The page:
There are two things to note here. First, you can see the ISO 8601 date format as previously described, and secondly, note that as we didn’t enter any attributes for a time, the output defaults to 00:00:00. We can, however, enter time attributes also.
from datetime import date, datetime a = datetime(2021, 5, 5, 16, 3, 26) print(a) # Result 2021-05-05 16:03:26
We’ll convert this date and time into a timestamp and then show you the code to convert it back to the date using the
from datetime import date, datetime a = datetime(2021, 5, 5, 16, 3, 26) print(a) b = datetime.timestamp(a) print(b) d = datetime.fromtimestamp(b) print(d) # Result 2021-05-05 16:03:26 # Date correctly formatted 1620227006.0 # Above date as timestamp 2021-05-05 16:03:26 # Timestamp converted back to date
Before we move on to solving our two problems, here’s one more helpful piece of information. Once you have dates in the correct
datetime format, you may add and subtract them to get a precise count of days, hours, and minutes elapsed. See the following example.
from datetime import date, datetime a = datetime(2021, 5, 5, 16, 3, 26) print(a) e = datetime(2020, 4, 10, 9, 52, 45) print(e) z = a - e print(z) # Result 2021-05-05 16:03:26 2020-04-10 09:52:45 390 days, 6:10:41 # Days, hours and minutes between the two dates
Let’s move on to iterating through dates
We’ll assume that we have a date and a duration to work with for these two examples. Perhaps you need to output individual dates to a report from a start date or end date and advance or backtrack a known number of days. We’ll capture those two bits of information into variables, and then we’ll create a small for-loop to iterate through a range and print out the individual days sequentially.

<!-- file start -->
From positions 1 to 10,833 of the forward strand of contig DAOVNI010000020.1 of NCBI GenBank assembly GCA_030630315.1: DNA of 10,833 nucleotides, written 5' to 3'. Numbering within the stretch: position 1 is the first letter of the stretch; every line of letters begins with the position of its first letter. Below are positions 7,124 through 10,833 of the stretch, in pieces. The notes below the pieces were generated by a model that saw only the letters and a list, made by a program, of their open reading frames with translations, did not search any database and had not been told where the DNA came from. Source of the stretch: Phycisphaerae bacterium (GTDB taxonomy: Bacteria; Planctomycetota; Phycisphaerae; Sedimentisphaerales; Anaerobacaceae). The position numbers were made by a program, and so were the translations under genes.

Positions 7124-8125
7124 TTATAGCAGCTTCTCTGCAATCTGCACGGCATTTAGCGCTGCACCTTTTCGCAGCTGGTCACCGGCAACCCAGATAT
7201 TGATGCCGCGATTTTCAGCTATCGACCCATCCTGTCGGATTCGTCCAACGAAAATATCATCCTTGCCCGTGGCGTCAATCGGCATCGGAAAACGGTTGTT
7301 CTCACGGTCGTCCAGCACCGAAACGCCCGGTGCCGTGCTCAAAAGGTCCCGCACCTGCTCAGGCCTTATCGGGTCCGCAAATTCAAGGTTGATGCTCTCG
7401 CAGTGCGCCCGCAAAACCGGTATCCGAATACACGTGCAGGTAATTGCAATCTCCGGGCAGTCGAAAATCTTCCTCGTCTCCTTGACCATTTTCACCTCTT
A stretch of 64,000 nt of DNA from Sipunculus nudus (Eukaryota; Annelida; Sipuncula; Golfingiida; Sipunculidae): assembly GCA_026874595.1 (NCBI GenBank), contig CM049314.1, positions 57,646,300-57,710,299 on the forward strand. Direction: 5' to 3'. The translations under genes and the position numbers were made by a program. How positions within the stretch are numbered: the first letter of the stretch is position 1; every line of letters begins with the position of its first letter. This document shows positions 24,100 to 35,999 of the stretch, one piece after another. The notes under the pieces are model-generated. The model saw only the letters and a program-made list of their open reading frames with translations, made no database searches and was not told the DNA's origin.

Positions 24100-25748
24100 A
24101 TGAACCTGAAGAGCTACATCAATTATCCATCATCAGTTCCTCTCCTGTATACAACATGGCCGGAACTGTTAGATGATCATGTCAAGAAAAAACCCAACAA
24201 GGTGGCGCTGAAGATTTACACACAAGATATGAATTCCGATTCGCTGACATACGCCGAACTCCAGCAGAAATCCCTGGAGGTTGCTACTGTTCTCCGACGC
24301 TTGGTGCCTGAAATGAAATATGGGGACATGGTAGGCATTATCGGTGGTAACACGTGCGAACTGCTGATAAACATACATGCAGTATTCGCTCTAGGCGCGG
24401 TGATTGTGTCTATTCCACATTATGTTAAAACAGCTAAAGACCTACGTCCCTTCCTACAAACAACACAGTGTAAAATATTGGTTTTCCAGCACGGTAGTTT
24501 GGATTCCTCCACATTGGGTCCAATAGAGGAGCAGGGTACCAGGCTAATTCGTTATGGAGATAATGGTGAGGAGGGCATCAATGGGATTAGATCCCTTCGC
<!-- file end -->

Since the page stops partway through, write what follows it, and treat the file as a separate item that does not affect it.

Two things to note, the first is that we’re using only the
date() class in this example as we don’t need the time component in the returned values, and secondly, I’ve truncated the returned values in the code below to save some space.
from datetime import date, timedelta first_date = date(2021, 5, 15) duration = timedelta(days=30) for d in range(duration.days + 1): day = first_date + timedelta(days=d) print(day) # Result 2021-05-15 2021-05-16 2021-05-17 2021-05-18 2021-05-19 … # Truncated to save space 2021-06-07 2021-06-08 2021-06-09 2021-06-10 2021-06-11 2021-06-12 2021-06-13 2021-06-14
So what’s happening in that for-loop? We created a duration variable that is passed a
datetime.timedelta object containing only 30 days in this example; however, we could use any of the attributes that the class accepts. We used the
duration.days to create the range for the for-loop. Remember to add the + 1 to ensure you get the last day of the range. Also, to begin the day after the
first_date, add the digit 1 and a comma to the range indexing:
for d in range(1, duration.days + 1): day = first_date + timedelta(days=d) print(day) # Result 2021-05-16 2021-05-17 etc
The next line then simply increments the first date by days based on the number of iterations and prints the resulting date.
If you wish to backtrack from the start date and print the range of dates prior, change the + symbol in the equation to a minus symbol as follows.
for d in range(1, duration.days + 1): day = first_date - timedelta(days=d) print(day) # Result 2021-05-15 2021-05-14 2021-05-13 etc